Advice to Management

    Get more women in leadership and provide more opportunities for career advancement. Also, find a way to get employees actively engaged with the field - that's why they came to IJM in the first place. The best retention comes from those who get to see and experience the work firsthand,


  5. Helpful (1)

    "Great Mission, Not So Great Organization"

    StarStarStarStarStar
    • Work/Life Balance
    • Culture & Values
    • Career Opportunities
    • Comp & Benefits
    • Senior Management
    Former Employee - Anonymous Employee
    Former Employee - Anonymous Employee
    Doesn't Recommend
    Disapproves of CEO

    I worked at International Justice Mission full-time

    Pros

    The mission is amazing, and, some of the people you work with are amazing.

    Cons

    As a new staff member, it can be quite difficult to find your place. One soon realizes that it's a "good ole boy" environment, with a few women who've been allowed to "play with the boys" for the long-haul. Quite a number of people have been let go for no apparent reason. Generally, it's not because of poor performance; often more of a matter of constantly changing strategic alignment. Some departures have been handled quite poorly and offensively--poor timing, lack of clear communication, and not always "above board" or with transparency. For some, very little to no recognition of time served, beyond the transactional issues you would expect to be addressed through HR. Many have felt like they were a pebble who made quite an impact, but were easily let go, dismissed, and forgotten. Some pretty amazing people in top positions have left because they just couldn't work with an organization that doesn't care more for it's people. Many of these issues are systemic at various levels, but the buck stops with senior leadership--CEO, president, and vice presidents.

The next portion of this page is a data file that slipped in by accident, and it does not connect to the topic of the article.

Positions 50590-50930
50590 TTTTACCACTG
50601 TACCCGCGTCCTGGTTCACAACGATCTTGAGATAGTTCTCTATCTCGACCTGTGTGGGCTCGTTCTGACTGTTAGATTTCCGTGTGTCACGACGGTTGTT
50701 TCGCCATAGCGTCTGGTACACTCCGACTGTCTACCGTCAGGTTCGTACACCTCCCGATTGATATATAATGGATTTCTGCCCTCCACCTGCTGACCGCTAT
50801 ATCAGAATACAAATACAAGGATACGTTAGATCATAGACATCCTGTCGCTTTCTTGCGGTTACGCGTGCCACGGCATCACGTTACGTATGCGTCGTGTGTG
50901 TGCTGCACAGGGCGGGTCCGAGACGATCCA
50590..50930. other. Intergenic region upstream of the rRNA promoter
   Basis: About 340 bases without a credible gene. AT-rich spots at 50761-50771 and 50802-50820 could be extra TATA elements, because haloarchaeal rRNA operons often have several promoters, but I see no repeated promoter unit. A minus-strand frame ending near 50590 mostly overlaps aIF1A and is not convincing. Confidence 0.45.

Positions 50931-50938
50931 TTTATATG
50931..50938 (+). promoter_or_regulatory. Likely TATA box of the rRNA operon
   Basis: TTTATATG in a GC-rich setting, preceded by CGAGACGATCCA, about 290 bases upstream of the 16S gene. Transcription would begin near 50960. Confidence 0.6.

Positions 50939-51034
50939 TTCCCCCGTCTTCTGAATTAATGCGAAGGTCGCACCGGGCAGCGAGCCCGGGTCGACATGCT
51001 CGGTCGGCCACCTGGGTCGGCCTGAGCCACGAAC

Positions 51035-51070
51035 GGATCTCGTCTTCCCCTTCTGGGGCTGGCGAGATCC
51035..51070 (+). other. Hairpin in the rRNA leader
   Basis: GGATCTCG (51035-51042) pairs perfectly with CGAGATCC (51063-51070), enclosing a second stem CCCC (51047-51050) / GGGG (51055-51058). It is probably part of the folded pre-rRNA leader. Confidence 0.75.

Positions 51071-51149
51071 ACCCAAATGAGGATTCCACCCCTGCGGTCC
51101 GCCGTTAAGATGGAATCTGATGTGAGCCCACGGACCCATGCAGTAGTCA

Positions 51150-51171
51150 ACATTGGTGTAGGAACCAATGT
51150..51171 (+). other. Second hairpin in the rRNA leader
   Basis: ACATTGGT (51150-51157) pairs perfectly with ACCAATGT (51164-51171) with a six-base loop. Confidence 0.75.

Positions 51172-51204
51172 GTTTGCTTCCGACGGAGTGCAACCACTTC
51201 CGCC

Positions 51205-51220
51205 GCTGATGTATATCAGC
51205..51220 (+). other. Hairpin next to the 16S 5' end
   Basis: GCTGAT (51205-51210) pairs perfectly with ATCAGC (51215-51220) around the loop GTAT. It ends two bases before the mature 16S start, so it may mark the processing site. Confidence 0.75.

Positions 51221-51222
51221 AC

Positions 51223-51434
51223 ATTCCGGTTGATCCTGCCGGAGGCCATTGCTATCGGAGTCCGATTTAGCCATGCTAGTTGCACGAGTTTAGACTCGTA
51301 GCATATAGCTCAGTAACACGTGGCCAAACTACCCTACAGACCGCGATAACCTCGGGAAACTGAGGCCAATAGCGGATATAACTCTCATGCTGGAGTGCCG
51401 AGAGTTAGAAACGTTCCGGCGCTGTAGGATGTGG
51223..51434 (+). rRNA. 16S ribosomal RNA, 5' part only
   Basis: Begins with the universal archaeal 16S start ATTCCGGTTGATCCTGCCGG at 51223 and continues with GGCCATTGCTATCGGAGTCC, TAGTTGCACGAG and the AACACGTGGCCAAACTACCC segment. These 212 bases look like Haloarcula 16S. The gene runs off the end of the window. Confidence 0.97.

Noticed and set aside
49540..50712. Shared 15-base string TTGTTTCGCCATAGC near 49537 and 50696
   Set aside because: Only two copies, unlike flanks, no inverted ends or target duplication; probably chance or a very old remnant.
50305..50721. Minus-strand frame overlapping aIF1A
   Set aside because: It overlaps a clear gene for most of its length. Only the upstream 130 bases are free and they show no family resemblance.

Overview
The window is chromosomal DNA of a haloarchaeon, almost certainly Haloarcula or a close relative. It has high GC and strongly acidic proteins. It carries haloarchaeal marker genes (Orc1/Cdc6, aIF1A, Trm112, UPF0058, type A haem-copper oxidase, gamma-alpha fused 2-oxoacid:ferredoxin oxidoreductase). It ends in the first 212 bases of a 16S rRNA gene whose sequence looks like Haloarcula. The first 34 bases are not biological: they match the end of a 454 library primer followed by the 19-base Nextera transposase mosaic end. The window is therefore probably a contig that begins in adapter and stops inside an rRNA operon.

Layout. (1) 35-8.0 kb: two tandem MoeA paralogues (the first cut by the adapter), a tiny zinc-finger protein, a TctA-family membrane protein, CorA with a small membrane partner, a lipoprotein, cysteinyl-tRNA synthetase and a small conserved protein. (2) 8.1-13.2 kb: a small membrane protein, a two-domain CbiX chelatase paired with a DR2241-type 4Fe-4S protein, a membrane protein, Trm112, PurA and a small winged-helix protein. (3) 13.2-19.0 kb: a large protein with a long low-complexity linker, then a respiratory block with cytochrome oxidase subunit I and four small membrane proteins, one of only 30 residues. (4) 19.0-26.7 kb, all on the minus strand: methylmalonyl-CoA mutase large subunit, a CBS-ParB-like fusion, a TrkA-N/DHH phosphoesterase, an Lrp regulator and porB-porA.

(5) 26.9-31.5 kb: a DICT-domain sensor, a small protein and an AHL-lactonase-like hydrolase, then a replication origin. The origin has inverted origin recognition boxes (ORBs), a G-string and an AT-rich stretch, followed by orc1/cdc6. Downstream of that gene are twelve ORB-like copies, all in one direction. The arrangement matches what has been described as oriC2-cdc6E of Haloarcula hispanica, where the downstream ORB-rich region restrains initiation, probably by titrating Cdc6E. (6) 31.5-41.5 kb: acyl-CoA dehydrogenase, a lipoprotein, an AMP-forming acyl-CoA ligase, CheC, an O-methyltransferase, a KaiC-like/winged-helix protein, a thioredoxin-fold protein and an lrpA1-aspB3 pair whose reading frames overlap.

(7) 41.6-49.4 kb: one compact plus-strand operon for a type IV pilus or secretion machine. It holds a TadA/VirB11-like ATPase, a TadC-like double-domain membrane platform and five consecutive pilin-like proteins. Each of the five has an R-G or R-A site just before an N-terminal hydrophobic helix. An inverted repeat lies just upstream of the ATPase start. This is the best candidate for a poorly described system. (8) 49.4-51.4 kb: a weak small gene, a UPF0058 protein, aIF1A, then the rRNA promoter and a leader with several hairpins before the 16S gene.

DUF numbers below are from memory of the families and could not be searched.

Advice to Management

    Live out your mission in all aspects of the organization--for those you serve, as well as for those who for any given time join hands professionally to serve with you. Give honor where honor is due, not just to those in the inner circle, and for goodness sake, when people are let go, not because of performance issues, given them the recognition you give to those who were smart enough to leave before their positions were "strategically realigned." Overall, treat your people better; all of your people.


  6. Helpful (2)

    "Program Manager"

    StarStarStarStarStar
    • Work/Life Balance
    • Culture & Values
    • Career Opportunities
    • Comp & Benefits
    • Senior Management
    Current Employee - Anonymous Employee
    Current Employee - Anonymous Employee
    Recommends
    Approves of CEO

    I have been working at International Justice Mission part-time (More than 8 years)

    Pros

    Great community - love working with very like-minded people

    Cons

    They undervalue longevity and overvalue outside experience

    Advice to Management

    pay within the organization should not just reflect outside experience, but also those loyal who have been there a long time